The Korean Association for the Study of English Language and Linguistics

Korean Journal of English Language and Linguistics - Vol. 22

[ Article ]
Korea Journal of English Language and Linguistics - Vol. 22, No. 0, pp. 40-54
Abbreviation: KASELL
ISSN: 1598-1398 (Print) 2586-7474 (Online)
Print publication date 31 Jan 2022
Received 01 Oct 2021 Revised 22 Jan 2022 Accepted 27 Jan 2022
DOI: https://doi.org/10.15738/kjell.22..202201.40

Causality in English Academic Writing: A Case of Research Articles in Applied Linguistics and Physical Chemistry
Sun-Young Oh
Professor, Department of English Language Education, Seoul National University, Tel: 02) 880-7675 (sunoh@snu.ac.kr)


© 2022 KASELL All rights reserved
This is an open-access article distributed under the terms of the Creative Commons License, which permits unrestricted non-commercial use, distribution, and reproduction in any medium, provided the original work is properly cited.

Abstract

This study examines how causality is conveyed in English academic writing, with a special focus on the comparison between two contrasting disciplines, i.e., applied linguistics (AL) and physical chemistry (PC). Two academic corpora were compiled with research articles from each discipline, and a total of 135 explicit causative devices were analyzed for their frequency and use in each corpus and compared with the finding from a corpus of general written English (Xuelan and Kennedy 1992, Expressing causation in written English. RELC Journal 23(1), 62-80). The results indicate that frequent representation of the relation of cause and effect is one of the defining characteristics of academic prose, irrespective of disciplines. Another common feature of English academic writing, in contrast to general written English, regarding the expression of causality was the heavy reliance on the nominal category. A careful inspection of the data revealed subtle differences between the two disciplines including some preferred causality markers and their divergent phraseology, which are associated with distinctive epistemic conventions of each discipline. These findings are discussed in terms of the nature of academic writing and of hard versus soft disciplines, with some pedagogical implications drawn for English for academic purposes.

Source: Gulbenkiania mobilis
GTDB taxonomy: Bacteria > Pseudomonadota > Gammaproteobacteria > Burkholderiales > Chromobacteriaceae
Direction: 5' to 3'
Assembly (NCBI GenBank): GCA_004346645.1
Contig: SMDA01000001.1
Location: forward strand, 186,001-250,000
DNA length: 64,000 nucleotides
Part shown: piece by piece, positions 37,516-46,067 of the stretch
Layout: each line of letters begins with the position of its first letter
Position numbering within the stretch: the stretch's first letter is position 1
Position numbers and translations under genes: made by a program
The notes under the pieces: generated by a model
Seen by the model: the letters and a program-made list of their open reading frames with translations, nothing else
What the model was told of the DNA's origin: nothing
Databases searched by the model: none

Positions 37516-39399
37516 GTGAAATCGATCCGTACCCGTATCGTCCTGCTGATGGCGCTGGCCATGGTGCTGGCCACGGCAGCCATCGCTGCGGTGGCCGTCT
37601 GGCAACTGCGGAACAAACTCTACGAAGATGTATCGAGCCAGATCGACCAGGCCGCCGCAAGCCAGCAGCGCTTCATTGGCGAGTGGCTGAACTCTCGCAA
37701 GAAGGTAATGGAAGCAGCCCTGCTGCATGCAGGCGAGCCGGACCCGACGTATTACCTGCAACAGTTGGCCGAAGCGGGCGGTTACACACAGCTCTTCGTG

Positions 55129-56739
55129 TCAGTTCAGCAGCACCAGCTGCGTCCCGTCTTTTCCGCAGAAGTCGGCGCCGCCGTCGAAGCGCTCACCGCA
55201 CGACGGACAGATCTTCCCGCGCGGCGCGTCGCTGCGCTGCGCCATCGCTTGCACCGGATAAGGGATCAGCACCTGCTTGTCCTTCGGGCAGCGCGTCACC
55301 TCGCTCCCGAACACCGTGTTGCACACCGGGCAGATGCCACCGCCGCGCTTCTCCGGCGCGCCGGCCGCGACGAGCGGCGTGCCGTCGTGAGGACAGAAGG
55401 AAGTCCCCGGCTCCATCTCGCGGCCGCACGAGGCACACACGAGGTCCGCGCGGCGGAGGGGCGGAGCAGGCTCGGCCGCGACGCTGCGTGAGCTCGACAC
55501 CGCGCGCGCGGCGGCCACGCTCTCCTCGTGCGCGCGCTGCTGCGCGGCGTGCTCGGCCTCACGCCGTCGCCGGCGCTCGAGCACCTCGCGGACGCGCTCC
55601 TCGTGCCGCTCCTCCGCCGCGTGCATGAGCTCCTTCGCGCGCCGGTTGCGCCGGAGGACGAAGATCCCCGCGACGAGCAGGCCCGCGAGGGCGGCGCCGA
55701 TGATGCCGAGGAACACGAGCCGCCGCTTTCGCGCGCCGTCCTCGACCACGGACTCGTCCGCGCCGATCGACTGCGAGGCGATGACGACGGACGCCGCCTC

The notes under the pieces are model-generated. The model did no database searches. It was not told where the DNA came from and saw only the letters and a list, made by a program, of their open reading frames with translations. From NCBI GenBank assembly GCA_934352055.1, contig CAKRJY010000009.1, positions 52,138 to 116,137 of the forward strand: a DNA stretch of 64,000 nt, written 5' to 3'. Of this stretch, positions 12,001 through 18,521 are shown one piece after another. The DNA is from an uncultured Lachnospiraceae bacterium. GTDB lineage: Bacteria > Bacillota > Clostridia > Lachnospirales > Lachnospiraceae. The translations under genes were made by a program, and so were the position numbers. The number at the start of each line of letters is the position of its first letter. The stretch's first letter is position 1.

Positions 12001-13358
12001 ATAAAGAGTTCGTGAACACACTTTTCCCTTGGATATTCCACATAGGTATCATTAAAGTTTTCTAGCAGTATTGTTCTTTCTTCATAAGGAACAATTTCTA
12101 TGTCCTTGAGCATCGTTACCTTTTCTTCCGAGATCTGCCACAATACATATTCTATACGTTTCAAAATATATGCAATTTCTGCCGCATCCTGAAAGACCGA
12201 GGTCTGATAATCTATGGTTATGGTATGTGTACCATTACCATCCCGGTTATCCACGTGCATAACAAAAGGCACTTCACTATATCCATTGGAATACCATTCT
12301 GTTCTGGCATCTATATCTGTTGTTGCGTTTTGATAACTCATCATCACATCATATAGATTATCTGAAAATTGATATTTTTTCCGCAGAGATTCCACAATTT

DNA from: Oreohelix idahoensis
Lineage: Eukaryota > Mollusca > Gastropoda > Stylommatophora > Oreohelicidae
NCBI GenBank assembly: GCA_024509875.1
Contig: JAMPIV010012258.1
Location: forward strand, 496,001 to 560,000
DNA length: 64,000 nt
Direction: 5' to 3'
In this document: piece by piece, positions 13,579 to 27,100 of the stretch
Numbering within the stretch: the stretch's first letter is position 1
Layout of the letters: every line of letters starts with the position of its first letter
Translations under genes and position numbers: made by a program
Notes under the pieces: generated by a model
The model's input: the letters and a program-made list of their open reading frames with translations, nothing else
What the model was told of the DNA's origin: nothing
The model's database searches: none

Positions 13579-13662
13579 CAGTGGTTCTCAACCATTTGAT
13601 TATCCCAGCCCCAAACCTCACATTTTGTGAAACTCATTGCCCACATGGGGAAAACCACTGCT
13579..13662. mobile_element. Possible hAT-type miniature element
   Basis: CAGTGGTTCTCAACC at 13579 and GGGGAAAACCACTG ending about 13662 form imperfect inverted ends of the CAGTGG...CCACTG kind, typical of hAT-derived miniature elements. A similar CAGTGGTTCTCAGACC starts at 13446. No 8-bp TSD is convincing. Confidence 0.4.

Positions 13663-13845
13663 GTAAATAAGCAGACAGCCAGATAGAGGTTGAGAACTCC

Keywords: causality, cause, effect, academic writing, corpus, EAP

Acknowledgments

I would like to thank Ju Young Min for her help with data retrieval and coding and two anonymous reviewers for useful suggestions on an earlier version of this article.


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